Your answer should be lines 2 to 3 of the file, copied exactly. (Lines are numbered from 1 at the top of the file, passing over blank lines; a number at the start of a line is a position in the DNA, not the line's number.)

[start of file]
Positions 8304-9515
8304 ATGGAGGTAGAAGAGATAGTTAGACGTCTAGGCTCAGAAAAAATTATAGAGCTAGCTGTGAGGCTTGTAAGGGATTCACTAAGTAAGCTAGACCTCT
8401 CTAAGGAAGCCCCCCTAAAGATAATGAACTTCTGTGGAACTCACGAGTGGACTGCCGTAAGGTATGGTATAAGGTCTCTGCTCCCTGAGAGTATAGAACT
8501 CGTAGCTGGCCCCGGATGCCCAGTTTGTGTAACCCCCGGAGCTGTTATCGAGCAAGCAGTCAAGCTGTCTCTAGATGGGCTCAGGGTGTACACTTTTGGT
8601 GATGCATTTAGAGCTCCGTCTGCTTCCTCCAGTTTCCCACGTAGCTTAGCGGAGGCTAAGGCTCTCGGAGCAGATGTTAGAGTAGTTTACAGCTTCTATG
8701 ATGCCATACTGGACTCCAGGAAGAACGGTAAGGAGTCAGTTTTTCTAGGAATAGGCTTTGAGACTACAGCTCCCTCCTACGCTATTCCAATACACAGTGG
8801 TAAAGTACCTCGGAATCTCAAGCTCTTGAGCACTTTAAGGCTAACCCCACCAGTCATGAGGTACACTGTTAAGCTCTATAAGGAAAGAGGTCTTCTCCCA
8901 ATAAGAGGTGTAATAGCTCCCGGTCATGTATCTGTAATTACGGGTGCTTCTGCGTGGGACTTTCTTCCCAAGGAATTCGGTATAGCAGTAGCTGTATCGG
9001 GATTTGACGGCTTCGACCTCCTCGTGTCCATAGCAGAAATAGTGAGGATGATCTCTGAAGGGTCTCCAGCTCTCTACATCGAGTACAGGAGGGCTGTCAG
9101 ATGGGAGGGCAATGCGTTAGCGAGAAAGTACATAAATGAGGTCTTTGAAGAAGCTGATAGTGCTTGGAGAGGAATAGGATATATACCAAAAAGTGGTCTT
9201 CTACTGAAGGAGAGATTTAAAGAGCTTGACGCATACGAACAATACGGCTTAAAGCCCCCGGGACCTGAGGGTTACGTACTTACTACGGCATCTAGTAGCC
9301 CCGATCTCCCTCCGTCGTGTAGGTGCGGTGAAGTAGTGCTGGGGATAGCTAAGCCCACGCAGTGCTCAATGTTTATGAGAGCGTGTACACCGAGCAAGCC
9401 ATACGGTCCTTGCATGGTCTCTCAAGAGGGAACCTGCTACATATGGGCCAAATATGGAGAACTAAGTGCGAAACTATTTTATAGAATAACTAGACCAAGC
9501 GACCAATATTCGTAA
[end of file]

8304 ATGGAGGTAGAAGAGATAGTTAGACGTCTAGGCTCAGAAAAAATTATAGAGCTAGCTGTGAGGCTTGTAAGGGATTCACTAAGTAAGCTAGACCTCT
8401 CTAAGGAAGCCCCCCTAAAGATAATGAACTTCTGTGGAACTCACGAGTGGACTGCCGTAAGGTATGGTATAAGGTCTCTGCTCCCTGAGAGTATAGAACT